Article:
Pressing Flowers (It Started With a Flower)
The little girl heard laughter in the forest. In a clearing of beautiful flowers she saw the woman dancing, her sheer dress swirling around her like shimmering water, her long hair flowing with her graceful movements. The woman smiled as she saw her and beckoned her forward.
“The flowers are very beautiful, aren’t they?” The woman asked her with a tone as warm as the rays of the sun.
“Yes,” she responded, gazing down toward the colorful flora, all fragrant and bright.
“Would you like to take one home?” The woman carefully plucked the vibrant flower from the ground, its petals the velvet incarnation of the blue midday sky. The little girl took it and carried it with her back to her house, eager to cherish and own its wild beauty.
A week passed and again she found the dancing woman amid the flowers.
“Why so dejected?” The woman chided playfully, her voice a birdsong in the trees.
“My flower died,” the little girl answered, her eyes downcast. The woman showed a frown on her mouth alone, the cheer of her demeanor still lighting her eyes.
“I’m afraid that’s just the nature of it when you take a flower for yourself,” she explained with warmth. “But here, let me show you how to keep them beautiful.” Her smile returned with her offer and the two pressed wild flowers together through the blooming months in their private woodland garden.
The rain came and went, followed by the snow, and soon it was time for new life. The little girl was older when she found her dancing woman in the forest again.
“I love the sounds of the birds in the trees, and how gorgeous their feathers are,” the little girl mused. “I wish I could take one home to be mine.”
The woman beamed brightly at her.
“Do you remember how we kept your flowers so beautiful and fragrant for you? A bird takes a little more, but here, let me show you how.”
So they spent the day together in the flowers in the woods, and when they were done the little girl brought her new bird home. And her mother cried. And her father yelled.
“They are only unhappy because you need more practice,” the woman soothed her gently the next day. “I told you it would be harder than the flowers. When it is perfect, then they will be happy. You will see.”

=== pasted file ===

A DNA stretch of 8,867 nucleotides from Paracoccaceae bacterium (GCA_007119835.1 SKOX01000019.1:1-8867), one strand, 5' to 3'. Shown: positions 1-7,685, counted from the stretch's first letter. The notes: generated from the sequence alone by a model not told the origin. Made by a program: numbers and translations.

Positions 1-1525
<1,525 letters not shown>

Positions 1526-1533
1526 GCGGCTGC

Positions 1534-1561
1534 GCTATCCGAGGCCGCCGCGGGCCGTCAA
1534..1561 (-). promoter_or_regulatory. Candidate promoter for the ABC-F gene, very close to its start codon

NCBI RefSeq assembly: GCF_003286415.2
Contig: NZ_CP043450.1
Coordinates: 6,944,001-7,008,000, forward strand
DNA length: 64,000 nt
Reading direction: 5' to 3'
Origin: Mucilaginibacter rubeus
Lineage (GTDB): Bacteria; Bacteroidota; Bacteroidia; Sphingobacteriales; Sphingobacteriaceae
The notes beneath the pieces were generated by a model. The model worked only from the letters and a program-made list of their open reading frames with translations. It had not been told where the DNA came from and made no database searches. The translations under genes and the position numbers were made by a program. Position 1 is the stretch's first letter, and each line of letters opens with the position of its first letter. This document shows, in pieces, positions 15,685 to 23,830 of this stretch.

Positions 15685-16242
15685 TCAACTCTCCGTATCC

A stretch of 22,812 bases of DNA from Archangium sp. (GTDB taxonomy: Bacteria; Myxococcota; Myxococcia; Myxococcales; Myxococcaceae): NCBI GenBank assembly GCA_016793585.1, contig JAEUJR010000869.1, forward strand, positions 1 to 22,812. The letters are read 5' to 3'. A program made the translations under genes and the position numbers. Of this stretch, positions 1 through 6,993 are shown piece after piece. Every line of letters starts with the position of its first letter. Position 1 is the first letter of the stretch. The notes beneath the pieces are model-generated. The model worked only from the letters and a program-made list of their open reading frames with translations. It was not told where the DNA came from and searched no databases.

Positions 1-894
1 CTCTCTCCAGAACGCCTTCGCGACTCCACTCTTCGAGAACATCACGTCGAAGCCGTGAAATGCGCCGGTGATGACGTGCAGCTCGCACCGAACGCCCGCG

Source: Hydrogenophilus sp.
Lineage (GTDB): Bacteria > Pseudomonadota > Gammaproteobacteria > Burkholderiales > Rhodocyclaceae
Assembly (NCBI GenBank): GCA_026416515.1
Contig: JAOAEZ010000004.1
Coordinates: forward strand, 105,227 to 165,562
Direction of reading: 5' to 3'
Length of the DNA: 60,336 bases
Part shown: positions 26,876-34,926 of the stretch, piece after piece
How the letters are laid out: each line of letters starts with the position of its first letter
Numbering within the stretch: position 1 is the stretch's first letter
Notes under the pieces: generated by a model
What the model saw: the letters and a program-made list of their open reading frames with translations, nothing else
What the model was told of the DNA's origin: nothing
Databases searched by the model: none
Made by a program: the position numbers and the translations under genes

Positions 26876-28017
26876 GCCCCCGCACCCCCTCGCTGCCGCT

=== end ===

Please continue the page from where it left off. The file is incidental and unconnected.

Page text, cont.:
So they practiced on and on throughout the months in their secret land of fragrant and beautiful flora. Finally the little girl brought home her perfect bird, plucked from the wild and kept vibrant in color and song. And her parents smiled as they saw it, though they did not understand fully what she meant when she told them it was hers.
The years passed and she became a young girl out in the woods with her woman whose hair flowed like a veil when she danced. She watched the wild horses pass through, noble and handsome in their power and grace, and she sighed, wistful and longing.
“I wish I could take one home for myself.”
And the woman in her dress as sheer as water smiled.
Seasons rolled by and the young girl, now a young woman, rode her noble and handsome steed through the forest trails, following the voice of the woman who sang like the songbirds in the trees. They sat in their patch of wild flowers and the young woman spoke of a boy with beautiful eyes and a charming laugh.
“I wish he were mine,” she said.
And the woman whose eyes always sparkled with warmth beamed.
Now she was herself a grown woman. She stood in the woods, ones different from the forest of her childhood, but still beside the one who always smiled, who always danced, but who never aged. They stood together in a patch of skeletal trees and bleached bones facing His throne, and He sat regal and resplendent before them. And she saw the blazing fires of His eyes as they burned behind the blindfold, and she basked in His radiance that rivaled the sun in the sky, and she felt His voice rumble within her bones as He spoke.
“Child who tore the wild flowers,” He said, “who caged the birds and broke the horses, who conquered what she thought she loved.” He extended a hand to her and the sun darkened, the forest around them lit only by His searing presence. “Don’t you see the beauty still wild and free in this world? Don’t you yearn to take it and make it yours?”
The woman in the sheer dress, with the voice of a songbird and eyes that were always alight, beamed at her. The grown woman looked between them both. She thought of the pressed flowers in her books, and of her caged and singing birds, and of her tethered and noble horses, and of the boy with beautiful eyes who still awaited her at home.
And she smiled, too.